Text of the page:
This month, Regional Plan Association and Municipal Art Society together launched a public campaign to overhaul Penn Station and reconsider the location of Madison Square Garden.
As two of the region’s most esteemed civic groups on urban planning and design issues, we are calling on leaders of our city and region to seize a unique opportunity this year to envision substantial changes to Penn Station, where overcrowded and grim public areas have plagued hundreds of thousands of daily commuters for nearly five decades.
Madison Square Garden's special land-use permit, granted in 1963 for 50 years, expired in January and is being reviewed this spring by city officials. Under standard practice, a new permit would give the owners of the Garden rights to the site on top of Penn Station in perpetuity. This could permanently block any attempt to improve the transit hub, saddling future generations with a failed Penn Station.
Penn Station can't be moved because it is linked to a vast network of tracks and other infrastructure that run below the station. Yet its location beneath Madison Square Garden means it would be nearly impossible to bring substantial light, air and space into the existing facility.
RPA and MAS also believe that New York deserves a world-class sports and entertainment arena. Madison Square Garden is among the country’s oldest professional basketball or hockey stadium currently in operation. The building’s façade, architecture and freight-loading facilities are severely dated. The arena, which has moved twice since its inception on Madison Avenue in 1879, today faces growing competition from two other modern sports and events venues in the New York area.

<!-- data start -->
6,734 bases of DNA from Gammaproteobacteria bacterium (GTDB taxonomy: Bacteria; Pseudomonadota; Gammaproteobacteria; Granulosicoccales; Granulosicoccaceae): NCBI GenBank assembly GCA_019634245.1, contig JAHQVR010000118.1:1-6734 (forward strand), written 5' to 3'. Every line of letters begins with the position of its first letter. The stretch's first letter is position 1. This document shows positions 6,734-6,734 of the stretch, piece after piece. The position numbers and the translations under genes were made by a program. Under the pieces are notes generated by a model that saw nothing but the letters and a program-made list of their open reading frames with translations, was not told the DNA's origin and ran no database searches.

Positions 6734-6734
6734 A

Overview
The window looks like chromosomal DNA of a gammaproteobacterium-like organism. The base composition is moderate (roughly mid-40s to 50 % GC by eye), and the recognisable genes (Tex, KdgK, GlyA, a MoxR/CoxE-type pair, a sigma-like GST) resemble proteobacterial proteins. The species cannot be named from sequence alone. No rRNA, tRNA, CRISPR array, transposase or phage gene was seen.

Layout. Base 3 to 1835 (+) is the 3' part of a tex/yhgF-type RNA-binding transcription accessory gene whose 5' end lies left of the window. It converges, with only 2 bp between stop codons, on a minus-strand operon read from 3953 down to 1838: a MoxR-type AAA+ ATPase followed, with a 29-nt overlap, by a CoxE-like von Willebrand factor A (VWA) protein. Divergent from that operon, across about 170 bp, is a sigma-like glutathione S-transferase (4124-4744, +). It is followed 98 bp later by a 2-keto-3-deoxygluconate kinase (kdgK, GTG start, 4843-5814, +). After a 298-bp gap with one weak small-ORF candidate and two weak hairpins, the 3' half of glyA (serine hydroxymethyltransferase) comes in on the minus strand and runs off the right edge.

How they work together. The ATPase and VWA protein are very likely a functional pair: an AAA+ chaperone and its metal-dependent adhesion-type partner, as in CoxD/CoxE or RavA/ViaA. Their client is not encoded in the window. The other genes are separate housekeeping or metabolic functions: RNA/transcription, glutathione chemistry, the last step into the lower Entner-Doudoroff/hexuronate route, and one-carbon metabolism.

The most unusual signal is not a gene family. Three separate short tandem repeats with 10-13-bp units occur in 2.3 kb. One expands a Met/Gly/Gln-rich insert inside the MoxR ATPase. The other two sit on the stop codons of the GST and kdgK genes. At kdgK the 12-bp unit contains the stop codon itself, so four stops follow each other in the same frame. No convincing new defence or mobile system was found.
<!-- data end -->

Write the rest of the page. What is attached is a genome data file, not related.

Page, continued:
“As New Yorkers have learned over the past 50 years, a major transportation gateway and a major sports and music venue can’t provide their customers with a high-quality experience while sharing the same site,” said Robert D. Yaro, president of Regional Plan Association. “That is why neither facility meets the needs of our great city.”
We recommend granting the Garden a permit for 10 years, rather than a permanent right to the site. This would give the metropolitan region sufficient time to consider the best options for both Penn Station and Madison Square Garden, including a number of potential alternative locations for the arena within Manhattan.
Last week, Manhattan Borough President Scott Stringer recommended just as RPA and MAS did that MSG’s permit to operate above Penn Station be limited to a 10-year term. The matter now heads to the City Planning Commission, which is holding a hearing on the permit application on April 10, with a final decision rendered by the City Council in June or July.
On April 19, Regional Plan Association will have a panel discussion at the organization’s annual Assembly in New York that will explore in greater detail options for both Penn Station and Madison Square Garden.
Email us at [email protected] to find out how to get more involved.